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I am starting off this blog with a picture that is bittersweet to me.  A picture that is a reminder of what I have lost- and gained.  Let me introduce you to these two lovely young ladies.  The one on the right is my precious daughter, Amanda.  Amanda had a hard life, a short life.  A childhood leukemia survivor, cancer reared its ugly head again while she was in her late 20s.  A mom of three, she was misdiagnosed twice before finally being diagnosed with stage three breast cancer.  This picture was taken a couple of months before she passed from this life to the next.  As you can see, her face was very swollen, and her body was bruised.  And yet, she is smiling, as she usually did.  In this picture, she was playing with the other young lady.  Playing with hair clip-ins.  Enjoying some very short time left between them.  Let me now tell you about the young lady on the left, Amanda’s daughter Cassidy.

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Cassi was 6 years old when she lost her mama.  Something no child should ever have to deal with.  When Amanda died, the kids dad was unable to take care of them properly, so they came to live with us.  Then, we adopted them in 2016.  Cassi turned 9 this year.

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Cassi likes long hair.  She hasn’t cut it in quite a few years, other than a trim, and to get her bangs cut.  A beautiful little lady with quite the personality.  She makes friends with everyone she meets, and she was blessed with not only her mama’s looks, but with her smile as well.

 

We have a little problem getting her to take care of her long hair that she loves so much though.  We have talked off and on about a cut, but she adamantly refused.  Until she heard us talking about companies using hair for making wigs.  She began asking questions.  And we told her that there are people with cancer that need wigs to cover their heads after they lose their hair to chemo.  Suddenly, she completely changed her mind and eagerly wanted to get her hair cut.  We told her we didn’t want her to make a rash decision, and to take a week to think it over.  When the week was up, we spoke again- she actually brought it up.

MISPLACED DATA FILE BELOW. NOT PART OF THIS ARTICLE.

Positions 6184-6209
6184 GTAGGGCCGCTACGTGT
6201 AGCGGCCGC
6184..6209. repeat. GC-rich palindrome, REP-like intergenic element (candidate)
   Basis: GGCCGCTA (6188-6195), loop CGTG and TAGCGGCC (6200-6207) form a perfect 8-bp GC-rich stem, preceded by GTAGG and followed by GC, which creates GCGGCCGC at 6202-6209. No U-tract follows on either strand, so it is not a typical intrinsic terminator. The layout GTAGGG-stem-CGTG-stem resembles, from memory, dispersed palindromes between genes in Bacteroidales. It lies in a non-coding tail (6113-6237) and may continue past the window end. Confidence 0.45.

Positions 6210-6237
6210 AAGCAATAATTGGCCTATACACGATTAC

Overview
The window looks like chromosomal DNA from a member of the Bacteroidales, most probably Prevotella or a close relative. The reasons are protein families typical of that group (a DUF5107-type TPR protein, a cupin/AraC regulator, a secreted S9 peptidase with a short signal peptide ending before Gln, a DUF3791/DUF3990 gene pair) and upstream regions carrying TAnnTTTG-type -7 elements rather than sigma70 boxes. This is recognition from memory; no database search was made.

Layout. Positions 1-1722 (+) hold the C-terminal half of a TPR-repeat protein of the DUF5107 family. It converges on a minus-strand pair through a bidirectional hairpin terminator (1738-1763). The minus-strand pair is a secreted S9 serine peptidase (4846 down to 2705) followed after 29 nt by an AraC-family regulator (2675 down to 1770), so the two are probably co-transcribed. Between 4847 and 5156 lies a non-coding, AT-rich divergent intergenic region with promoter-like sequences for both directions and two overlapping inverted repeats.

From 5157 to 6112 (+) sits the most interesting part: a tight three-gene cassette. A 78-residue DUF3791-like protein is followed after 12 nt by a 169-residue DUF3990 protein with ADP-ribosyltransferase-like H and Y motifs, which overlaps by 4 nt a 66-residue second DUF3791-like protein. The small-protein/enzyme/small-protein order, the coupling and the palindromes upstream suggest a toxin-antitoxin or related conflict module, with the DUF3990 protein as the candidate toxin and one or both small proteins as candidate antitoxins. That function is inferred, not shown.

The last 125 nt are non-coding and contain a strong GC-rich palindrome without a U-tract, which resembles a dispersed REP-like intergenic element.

“I want to donate my hair”, she said one morning.  So, we made the appointment.

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I did some research and found that most places require a minimum of 8 inches for a donation.  I put ponytail holders in to show her how much needed to be cut, then I looked at Jeff and said, “I don’t know if I can do this.”

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When we told her stylist what we wanted to do, she plugged in her flat iron and went to work.  She pulled a tray over, so we could lay out the pieces of hair as it was cut, so it wouldn’t get tangled up.  She asked me where to cut, and then began.

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It was an emotional moment for me, watching all that hair being cut.

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We cut nine inches off, leaving enough so her hair wouldn’t be short.

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A beautiful tribute to her mama.

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Her hair is pretty baby fine, but hopefully it can be used to help another mama with cancer.

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And here is my beautiful Cassi after her haircut.  It will take some getting used to, but she seems to like it.  And it is much easier for her to handle. And still long enough for a ponytail. 🙂

 

Life seems pretty unfair when you think about a young mother losing her life and leaving young children behind. So many things in this life we just don’t understand. But Amanda is still with us, in the three little lives we see growing every day. In their smiles, and laughter.  In their silly little antics, and even in their anger, and temper tantrums.

 

I will miss my girl every day of the life I have left to live.  But when one of her little blessings steps out and makes a huge, difficult decision to help someone else, I realize we must be doing something right in deciding to raise them.  And how much it cost Cassi to part with her beautiful hair. And I think of a mama looking down at her daughter- growing up way too quickly- with pride.

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And smiling that beautiful Amanda smile.

 

copyright 2017

Here is a link to my other blog, and the first of a 10 part series I did on Amanda’s story:

http://smkelley62.blogspot.com/2015/05/amandas-story-1-first-diagnosis-repost.html

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